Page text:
Retail sales had increased rapidly over the course of 2007. The data for January, which were released during the meeting, indicated that sales were flat in the month, though they had grown strongly over the past year. Strong growth in household disposable income, which was around 8 per cent in real terms over the year to the September quarter, had underpinned growth in consumption. Industry sources suggested that conditions in the retail sector had been mixed during February. Members noted that consumer sentiment had fallen in recent months and was now below average, though sentiment had not always been a reliable indicator of short-term movements in consumption.

Discussion then turned to developments in the housing sector. Housing construction was seen as providing a source of future growth in activity, as the current level of commencements was running well below estimates of underlying requirements, based on population growth and household formation, and vacancy rates were at record lows. Although the sharp fall in building approvals in December had unwound the previously apparent growth in approvals, members recognised that this might have reflected data volatility. They were informed that the Bank's liaison with builders indicated that conditions were not as weak as suggested by the December building approvals figures.

In the secondary housing market, house prices had increased relatively strongly on a nationwide basis over the course of 2007. However, growth in house prices in Perth had ceased, after prices had reached a high level, and house prices in some outer suburbs of Sydney continued to be weak. In the main auction markets of Sydney and Melbourne, which reflect sales activity at the upper end of the market, conditions had softened in February. Auction clearance rates had fallen noticeably in both cities, and were now a little below average in Sydney and about average in Melbourne, having been close to peak levels in that city in mid 2007.

Demand for housing finance was now easing somewhat, with the monthly rate of growth of housing credit having fallen from around 1 per cent in mid 2007 to around 0.8 per cent, on average, in the past several months. This was at the lower end of the range over the past decade. Loan approvals as a share of credit outstanding had also fallen since mid 2007.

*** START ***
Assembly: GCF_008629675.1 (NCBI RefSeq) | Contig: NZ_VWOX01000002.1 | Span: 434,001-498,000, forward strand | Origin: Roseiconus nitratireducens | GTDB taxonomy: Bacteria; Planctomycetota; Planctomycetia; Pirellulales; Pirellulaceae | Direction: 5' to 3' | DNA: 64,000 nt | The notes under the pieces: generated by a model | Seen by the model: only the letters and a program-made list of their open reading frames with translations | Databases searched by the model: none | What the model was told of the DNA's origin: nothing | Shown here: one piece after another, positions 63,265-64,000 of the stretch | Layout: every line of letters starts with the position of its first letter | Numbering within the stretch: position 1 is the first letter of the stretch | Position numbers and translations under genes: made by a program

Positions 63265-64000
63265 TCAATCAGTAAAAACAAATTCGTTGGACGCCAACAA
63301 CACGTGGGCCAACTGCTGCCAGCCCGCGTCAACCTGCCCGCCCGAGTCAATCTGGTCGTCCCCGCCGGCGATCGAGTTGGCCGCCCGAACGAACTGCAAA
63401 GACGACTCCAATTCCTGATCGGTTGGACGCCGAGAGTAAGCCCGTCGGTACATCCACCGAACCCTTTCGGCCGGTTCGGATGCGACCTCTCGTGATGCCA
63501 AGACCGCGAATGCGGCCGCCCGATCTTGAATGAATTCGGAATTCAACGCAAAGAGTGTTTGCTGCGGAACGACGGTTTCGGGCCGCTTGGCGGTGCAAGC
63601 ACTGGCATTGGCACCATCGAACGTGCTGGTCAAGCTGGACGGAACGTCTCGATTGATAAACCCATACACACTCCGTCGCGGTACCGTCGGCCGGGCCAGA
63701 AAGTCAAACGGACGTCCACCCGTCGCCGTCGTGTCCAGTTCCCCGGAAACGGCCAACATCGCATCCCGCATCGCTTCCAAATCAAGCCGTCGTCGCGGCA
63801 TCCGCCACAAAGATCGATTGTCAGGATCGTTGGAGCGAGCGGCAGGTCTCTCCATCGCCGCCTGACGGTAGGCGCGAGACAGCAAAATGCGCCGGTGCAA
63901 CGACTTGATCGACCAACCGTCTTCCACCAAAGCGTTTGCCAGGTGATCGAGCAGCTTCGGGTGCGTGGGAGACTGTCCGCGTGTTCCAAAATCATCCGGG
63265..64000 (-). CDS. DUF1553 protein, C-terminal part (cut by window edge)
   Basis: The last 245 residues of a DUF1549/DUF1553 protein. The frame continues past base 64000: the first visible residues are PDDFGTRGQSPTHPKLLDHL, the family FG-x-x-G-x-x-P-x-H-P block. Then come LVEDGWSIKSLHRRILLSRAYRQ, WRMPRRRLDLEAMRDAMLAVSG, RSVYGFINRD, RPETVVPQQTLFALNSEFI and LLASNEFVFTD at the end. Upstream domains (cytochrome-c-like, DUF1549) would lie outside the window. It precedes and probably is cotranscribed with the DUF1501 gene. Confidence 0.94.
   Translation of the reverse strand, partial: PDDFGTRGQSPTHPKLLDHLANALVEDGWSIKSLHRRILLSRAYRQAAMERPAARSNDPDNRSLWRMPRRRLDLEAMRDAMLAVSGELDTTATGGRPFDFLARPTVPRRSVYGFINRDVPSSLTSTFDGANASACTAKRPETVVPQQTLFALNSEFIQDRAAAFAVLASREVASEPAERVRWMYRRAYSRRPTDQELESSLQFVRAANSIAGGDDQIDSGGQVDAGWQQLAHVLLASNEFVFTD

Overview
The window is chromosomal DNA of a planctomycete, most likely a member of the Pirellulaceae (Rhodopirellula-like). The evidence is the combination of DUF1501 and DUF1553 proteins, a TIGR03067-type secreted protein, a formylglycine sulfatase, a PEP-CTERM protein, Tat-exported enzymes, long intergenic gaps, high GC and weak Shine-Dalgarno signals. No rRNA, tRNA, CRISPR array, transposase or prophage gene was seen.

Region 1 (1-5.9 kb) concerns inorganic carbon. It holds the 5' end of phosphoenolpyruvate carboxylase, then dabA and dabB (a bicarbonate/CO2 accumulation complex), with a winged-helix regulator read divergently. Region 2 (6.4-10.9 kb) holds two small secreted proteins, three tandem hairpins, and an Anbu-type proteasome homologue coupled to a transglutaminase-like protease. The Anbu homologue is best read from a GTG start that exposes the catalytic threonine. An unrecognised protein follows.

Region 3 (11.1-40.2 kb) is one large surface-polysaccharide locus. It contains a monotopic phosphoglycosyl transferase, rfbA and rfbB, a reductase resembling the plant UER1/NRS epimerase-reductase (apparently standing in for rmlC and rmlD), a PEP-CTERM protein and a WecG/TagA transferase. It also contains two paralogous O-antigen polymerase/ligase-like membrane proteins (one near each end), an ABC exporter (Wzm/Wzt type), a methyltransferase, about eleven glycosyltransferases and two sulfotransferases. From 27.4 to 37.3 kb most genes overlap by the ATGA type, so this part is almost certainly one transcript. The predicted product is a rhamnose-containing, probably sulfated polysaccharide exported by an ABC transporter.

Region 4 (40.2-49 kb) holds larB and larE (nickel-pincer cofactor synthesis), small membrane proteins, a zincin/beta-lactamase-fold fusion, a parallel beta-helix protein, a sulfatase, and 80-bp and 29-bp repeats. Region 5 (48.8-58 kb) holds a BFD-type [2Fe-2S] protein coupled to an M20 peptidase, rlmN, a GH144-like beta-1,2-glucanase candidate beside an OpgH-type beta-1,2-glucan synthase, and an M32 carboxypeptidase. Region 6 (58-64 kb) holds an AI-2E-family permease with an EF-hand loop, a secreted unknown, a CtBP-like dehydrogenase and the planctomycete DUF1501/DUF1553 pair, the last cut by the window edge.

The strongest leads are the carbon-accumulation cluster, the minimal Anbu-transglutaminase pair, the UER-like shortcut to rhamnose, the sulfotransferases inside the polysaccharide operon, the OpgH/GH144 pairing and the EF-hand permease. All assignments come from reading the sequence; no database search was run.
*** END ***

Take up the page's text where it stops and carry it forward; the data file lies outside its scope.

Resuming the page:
In the business sector, members observed that the NAB survey for the month of January showed a divergence between business conditions and business confidence. The business conditions index, which reflected activity and sales, had remained well above average levels, though it had flattened out, while business confidence fell sharply and was now below average. The latter was a more subjective indicator, and the latest movement most likely reflected global financial problems and tighter financial conditions domestically. The Sensis survey of small and medium businesses continued to show that these businesses were more concerned about finding quality staff than a lack of work or sales.

Businesses planned to increase investment in the year ahead, according to the latest capital expenditure survey, and business credit growth had risen steadily over the past 12 months, to about 24 per cent per annum. Part of this increase reflected the process of reintermediation as capital market funding for businesses had dried up for all but the largest companies. But total provision of credit to the business sector had nevertheless accelerated.

Turning to the external sector, members were informed that import volumes were estimated to have increased strongly in the December quarter and over the course of 2007. The increases were associated with the rapid growth in domestic demand, as well as owing something to the higher exchange rate.

The Board examined trends in commodity prices, which were picking up again after a flat period in the middle of last year, and would again contribute significantly to growth in domestic incomes. They would also be a source of cost pressure for some businesses in Australia.

New contract iron ore prices for 2008, which in January had been expected to rise by around 40 per cent, were now likely to rise by at least 65 per cent, based on a recent Japanese settlement with a Brazilian producer. A similar pattern was emerging in the market for coal, where the current spot price was more than double the 2007 contract price. Part of the pressure on coal prices had come from Chinese demand, as China had recently switched to being a net importer of coal. Negotiations over the 2008 coal contract prices were yet to be completed. Base metals prices had also strengthened in the past few months, though they were some way below the peak reached in the first half of 2007. Prices of rural commodities had risen very rapidly recently; wheat prices had doubled over the past year.